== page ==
Anthony Scotti, Clayton Crossing Way, addressed the Board noting he is president of their HOA.  He stated he understands what is being discussed but hopes the Commission understands that there is a cause for anger.  They have returned here again and again and if he has to come back, that will be his fifth day of paid time off from his job.  He pointed out that at the last meeting about this, the Board indicated that that was going to be the final continuance.  They have a lack of trust.

Mr. Applegate stated if the Board grants the continuance based on the developer’s agreement, the applicant cannot come back and submit an apartment plan because the continuance would be based on the fact that they are asking for the continuance solely to be able to bring back a different plan related to townhomes.  Ms. Guillet added the Comp Plan Amendment upon which this is based will expire on November 18, so there is not even an option for another continuance after that date.  She said they understand there are some trust issues; the applicant volunteered to do this agreement to ensure that everybody understood the terms of this continuance.  She added she thinks this is the only time the County has ever done an agreement like this.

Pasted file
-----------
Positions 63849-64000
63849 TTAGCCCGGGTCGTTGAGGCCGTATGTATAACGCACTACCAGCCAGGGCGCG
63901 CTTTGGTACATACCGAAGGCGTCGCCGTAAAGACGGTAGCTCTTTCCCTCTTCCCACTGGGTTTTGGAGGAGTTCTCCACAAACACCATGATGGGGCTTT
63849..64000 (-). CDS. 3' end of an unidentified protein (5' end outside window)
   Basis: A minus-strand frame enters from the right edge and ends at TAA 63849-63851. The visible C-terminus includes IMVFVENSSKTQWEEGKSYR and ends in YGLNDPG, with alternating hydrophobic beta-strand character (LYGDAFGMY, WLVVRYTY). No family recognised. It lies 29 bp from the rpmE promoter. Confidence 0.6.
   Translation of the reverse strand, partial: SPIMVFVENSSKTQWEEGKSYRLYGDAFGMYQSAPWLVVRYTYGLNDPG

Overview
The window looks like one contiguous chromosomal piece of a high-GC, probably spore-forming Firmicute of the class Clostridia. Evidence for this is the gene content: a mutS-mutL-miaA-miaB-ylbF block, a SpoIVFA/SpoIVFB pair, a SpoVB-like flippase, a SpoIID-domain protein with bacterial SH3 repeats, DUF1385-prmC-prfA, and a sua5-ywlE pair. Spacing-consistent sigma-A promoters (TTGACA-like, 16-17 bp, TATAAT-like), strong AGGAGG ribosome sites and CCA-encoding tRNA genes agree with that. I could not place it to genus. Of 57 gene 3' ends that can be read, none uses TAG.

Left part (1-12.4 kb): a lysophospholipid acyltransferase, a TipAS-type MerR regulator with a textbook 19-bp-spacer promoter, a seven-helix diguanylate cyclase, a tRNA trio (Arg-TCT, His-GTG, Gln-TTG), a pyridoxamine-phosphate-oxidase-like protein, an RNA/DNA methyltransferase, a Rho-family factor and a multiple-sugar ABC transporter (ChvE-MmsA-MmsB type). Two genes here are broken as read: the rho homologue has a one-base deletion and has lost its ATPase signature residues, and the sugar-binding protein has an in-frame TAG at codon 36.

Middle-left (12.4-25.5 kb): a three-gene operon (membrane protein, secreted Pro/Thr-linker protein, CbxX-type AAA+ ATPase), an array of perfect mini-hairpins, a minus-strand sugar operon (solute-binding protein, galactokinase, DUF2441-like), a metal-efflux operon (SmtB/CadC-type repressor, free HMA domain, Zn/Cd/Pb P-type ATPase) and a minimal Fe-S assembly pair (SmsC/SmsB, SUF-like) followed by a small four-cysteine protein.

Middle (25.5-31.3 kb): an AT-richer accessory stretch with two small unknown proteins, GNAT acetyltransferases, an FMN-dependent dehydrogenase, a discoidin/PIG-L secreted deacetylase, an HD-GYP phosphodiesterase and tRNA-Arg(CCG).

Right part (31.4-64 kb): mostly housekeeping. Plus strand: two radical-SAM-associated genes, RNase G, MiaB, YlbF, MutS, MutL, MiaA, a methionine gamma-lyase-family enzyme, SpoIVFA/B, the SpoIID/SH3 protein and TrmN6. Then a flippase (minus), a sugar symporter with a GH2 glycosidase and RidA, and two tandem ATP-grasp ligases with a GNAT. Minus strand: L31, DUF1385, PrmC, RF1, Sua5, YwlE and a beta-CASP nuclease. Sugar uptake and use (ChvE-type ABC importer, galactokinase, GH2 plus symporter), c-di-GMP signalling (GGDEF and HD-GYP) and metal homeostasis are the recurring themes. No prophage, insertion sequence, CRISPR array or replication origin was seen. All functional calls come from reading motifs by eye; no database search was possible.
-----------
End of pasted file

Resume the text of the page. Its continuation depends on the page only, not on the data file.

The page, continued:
David Alexander (no contact information) addressed the Board stating he reiterates some of the comments by Joe Wheeler and others surrounding assumptions in this contract.  One of the concerns he has is that they are not precluded from withdrawing the application at any point in time.  If a proposal cannot be made surrounding townhomes, they could withdraw it tomorrow.  Commissioner Dallari remarked that that is a good thing.  Mr. Alexander said he thinks there are delay tactics that have been implemented by the developer.  They have been here three times and have said their objections to the continuances and said their position with regards to the project, and he would just ask that they move forward with a vote that the continuance be denied and then a vote can be had surrounding the proposed project.  He believes the citizens are entitled to a vote just like the developer is entitled to their vote.

Wayne Baker, 3797 Kinsley Place, addressed the Board saying he agrees this is not optimal, having people take time off, but also understands Commissioner Carey’s point that if they have to have something there, it is better than what they’ve got.  He questioned whether there is a cap of 110 units.  Commissioner Dallari replied the cap is at 120 units.  Mr. Baker noted he saw in the agreement there were access points on Aloma as well as Tuskawilla and asked whether they could be modified in the future.  The residents in his community have the greatest concern about the injection of any amount of cars on Aloma that close to the intersection of Tuskawilla where people are going to be going across four lanes to make a U-turn to get back out to the 417.  If that is stipulated that there is a requirement for free access and not emergency access, that really needs to be rethought.